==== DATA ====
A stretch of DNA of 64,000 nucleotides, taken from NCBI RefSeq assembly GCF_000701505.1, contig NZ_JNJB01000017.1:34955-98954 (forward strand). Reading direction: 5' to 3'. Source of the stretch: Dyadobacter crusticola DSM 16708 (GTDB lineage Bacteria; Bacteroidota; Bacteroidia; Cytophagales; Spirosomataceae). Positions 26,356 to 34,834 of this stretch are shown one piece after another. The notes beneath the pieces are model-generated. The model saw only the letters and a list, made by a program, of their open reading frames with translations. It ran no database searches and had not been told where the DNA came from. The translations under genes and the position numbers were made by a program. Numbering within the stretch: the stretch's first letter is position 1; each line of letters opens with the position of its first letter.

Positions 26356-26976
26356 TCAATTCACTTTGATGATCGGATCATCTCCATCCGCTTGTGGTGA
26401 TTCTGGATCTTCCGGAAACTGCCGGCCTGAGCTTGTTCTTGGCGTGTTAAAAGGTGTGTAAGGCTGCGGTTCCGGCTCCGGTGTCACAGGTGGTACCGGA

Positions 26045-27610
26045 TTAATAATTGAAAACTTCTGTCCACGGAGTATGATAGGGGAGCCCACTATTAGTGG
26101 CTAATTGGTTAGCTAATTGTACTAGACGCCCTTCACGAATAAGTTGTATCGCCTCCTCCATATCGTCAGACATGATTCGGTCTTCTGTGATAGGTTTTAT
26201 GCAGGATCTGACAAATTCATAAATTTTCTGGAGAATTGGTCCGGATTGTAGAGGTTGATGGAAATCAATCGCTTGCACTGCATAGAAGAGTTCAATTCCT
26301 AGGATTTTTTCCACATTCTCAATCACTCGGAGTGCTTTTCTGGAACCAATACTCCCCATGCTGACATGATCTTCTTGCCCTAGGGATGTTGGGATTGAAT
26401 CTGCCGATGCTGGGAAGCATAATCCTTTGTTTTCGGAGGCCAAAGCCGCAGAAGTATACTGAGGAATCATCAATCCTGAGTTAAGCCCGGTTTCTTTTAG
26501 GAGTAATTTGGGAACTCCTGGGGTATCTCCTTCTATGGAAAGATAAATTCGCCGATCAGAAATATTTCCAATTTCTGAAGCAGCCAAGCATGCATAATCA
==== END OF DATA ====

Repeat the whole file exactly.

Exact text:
A stretch of DNA of 64,000 nucleotides, taken from NCBI RefSeq assembly GCF_000701505.1, contig NZ_JNJB01000017.1:34955-98954 (forward strand). Reading direction: 5' to 3'. Source of the stretch: Dyadobacter crusticola DSM 16708 (GTDB lineage Bacteria; Bacteroidota; Bacteroidia; Cytophagales; Spirosomataceae). Positions 26,356 to 34,834 of this stretch are shown one piece after another. The notes beneath the pieces are model-generated. The model saw only the letters and a list, made by a program, of their open reading frames with translations. It ran no database searches and had not been told where the DNA came from. The translations under genes and the position numbers were made by a program. Numbering within the stretch: the stretch's first letter is position 1; each line of letters opens with the position of its first letter.

Positions 26356-26976
26356 TCAATTCACTTTGATGATCGGATCATCTCCATCCGCTTGTGGTGA
26401 TTCTGGATCTTCCGGAAACTGCCGGCCTGAGCTTGTTCTTGGCGTGTTAAAAGGTGTGTAAGGCTGCGGTTCCGGCTCCGGTGTCACAGGTGGTACCGGA

Positions 26045-27610
26045 TTAATAATTGAAAACTTCTGTCCACGGAGTATGATAGGGGAGCCCACTATTAGTGG
26101 CTAATTGGTTAGCTAATTGTACTAGACGCCCTTCACGAATAAGTTGTATCGCCTCCTCCATATCGTCAGACATGATTCGGTCTTCTGTGATAGGTTTTAT
26201 GCAGGATCTGACAAATTCATAAATTTTCTGGAGAATTGGTCCGGATTGTAGAGGTTGATGGAAATCAATCGCTTGCACTGCATAGAAGAGTTCAATTCCT
26301 AGGATTTTTTCCACATTCTCAATCACTCGGAGTGCTTTTCTGGAACCAATACTCCCCATGCTGACATGATCTTCTTGCCCTAGGGATGTTGGGATTGAAT
26401 CTGCCGATGCTGGGAAGCATAATCCTTTGTTTTCGGAGGCCAAAGCCGCAGAAGTATACTGAGGAATCATCAATCCTGAGTTAAGCCCGGTTTCTTTTAG
26501 GAGTAATTTGGGAACTCCTGGGGTATCTCCTTCTATGGAAAGATAAATTCGCCGATCAGAAATATTTCCAATTTCTGAAGCAGCCAAGCATGCATAATCA